I moved on and eventually caught up with another threesome on hole #14. I completed #13 and walked up on them on the next tee. They had just finished their shots but since I was alone they again allowed me to play through. "You can go ahead and play through, Sir" said one of the young men. There it was again. "Sir." These guys were between 25 and 35 and I didn't FEEL like I was that much older than they were. I threw my tee shot and thanked them for allowing me to play through. "You're welcome" one of them said. "Have a good one, Sir."
By this time I was wondering if my hair had turned more gray overnight or if I looked like I needed a wheelchair. I thought I looked pretty good out there. No electric cart, no one carrying my disc bag for me....
I finished up the last hole on the first course and stopped at the van for some water and to sit for a minute. These courses are over a mile long and wind through the woods, up and down hills. So I took about a five minute break and headed to the second course. I still had three hours to kill and figured I might as well check out the other one. I was alone on the tee and could see no one in front of me at all. I threw my first tee shot and it was a beauty - the disc rode the wind for almost 300 feet. That always make one feel good. When you throw a disc and it carries on the wind just right and sails 300+ feet down the fairway it just feels good. That is, until some young kid throws one that beats your throw by at least 100 feet.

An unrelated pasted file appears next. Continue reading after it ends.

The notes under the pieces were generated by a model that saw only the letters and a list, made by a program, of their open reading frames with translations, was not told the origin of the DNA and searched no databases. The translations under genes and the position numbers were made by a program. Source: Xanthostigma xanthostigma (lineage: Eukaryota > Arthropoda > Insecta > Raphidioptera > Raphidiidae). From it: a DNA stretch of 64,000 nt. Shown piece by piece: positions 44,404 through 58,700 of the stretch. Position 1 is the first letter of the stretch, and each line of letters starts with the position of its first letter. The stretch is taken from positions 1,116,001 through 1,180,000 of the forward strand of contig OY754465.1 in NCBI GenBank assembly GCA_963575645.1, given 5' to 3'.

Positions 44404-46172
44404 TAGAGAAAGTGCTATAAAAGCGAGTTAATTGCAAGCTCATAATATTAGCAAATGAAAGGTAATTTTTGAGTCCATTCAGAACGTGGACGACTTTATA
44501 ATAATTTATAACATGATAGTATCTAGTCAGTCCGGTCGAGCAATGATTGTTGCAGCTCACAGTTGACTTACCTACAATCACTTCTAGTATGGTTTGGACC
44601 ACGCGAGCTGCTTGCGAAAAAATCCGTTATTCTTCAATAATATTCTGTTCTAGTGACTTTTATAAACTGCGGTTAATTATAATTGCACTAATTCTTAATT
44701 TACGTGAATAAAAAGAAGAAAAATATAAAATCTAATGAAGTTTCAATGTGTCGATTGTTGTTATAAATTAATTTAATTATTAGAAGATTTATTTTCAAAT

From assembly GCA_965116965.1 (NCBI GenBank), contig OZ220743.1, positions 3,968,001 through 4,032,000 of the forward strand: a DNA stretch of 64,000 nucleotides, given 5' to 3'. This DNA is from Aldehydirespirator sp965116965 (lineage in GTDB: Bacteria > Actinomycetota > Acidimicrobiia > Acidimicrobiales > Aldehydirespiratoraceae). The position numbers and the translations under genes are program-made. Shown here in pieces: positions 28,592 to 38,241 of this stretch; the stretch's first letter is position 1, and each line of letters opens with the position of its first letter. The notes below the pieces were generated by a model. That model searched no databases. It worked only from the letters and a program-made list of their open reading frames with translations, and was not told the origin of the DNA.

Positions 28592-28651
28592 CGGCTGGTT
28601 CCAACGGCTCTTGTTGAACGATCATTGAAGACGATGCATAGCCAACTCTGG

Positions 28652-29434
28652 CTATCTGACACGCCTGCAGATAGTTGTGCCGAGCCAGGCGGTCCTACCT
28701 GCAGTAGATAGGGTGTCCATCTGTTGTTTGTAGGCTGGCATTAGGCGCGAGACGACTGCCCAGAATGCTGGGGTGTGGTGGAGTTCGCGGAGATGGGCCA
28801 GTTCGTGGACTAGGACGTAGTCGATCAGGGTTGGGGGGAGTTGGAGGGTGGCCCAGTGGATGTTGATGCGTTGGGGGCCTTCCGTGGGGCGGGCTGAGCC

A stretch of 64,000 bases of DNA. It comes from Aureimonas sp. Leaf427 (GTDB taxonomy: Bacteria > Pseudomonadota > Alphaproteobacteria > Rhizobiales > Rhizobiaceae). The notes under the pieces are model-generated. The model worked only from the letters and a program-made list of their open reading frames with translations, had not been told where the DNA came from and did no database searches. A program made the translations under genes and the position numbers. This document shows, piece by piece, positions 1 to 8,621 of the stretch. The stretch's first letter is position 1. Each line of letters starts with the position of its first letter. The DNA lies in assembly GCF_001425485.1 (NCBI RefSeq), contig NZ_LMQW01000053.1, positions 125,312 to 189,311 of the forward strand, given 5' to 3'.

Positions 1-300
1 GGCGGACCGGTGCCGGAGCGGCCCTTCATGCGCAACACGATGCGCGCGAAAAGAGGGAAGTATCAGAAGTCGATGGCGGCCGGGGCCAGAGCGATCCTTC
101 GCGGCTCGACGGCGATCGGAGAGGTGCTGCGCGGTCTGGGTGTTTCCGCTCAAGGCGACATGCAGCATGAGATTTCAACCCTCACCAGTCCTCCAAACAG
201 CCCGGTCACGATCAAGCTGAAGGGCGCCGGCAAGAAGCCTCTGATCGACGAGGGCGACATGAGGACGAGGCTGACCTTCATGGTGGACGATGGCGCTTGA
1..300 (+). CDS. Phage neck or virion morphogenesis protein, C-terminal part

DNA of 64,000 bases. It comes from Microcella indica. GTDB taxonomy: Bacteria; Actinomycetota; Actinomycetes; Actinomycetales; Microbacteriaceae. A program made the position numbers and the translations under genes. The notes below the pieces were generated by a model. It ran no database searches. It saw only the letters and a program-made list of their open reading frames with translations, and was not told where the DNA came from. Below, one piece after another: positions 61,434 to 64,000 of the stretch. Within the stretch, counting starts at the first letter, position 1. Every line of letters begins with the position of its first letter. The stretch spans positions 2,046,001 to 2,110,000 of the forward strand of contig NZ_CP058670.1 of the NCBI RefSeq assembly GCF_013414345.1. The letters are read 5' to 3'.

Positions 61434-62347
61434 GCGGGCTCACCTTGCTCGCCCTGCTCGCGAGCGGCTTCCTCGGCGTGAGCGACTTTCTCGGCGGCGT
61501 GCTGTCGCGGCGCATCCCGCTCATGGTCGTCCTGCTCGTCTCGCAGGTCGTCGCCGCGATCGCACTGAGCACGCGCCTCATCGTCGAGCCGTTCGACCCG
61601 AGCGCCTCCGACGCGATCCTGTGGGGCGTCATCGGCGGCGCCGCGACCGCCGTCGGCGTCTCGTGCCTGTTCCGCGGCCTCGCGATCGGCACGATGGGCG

I had the first three holes to myself, then caught up with a foursome that I hadn't seen because the course cut through the woods. They told me I could go ahead and none of them called me "Sir." I was feeling better already.
I played that hole and then had to wait for another foursome to finish the next one. I caught up with them on the next tee. It was the couple I had seen earlier and their two friends. The young man I had talked to earlier said "So you found the second course, I see." He didn't call me "Sir." I appreciated him for that. They had already made their tee shots and were getting ready to walk away. We chatted for a couple of seconds and he said "Why don't you go ahead and play this hole out with us then you can go ahead of us on the next tee." So I did.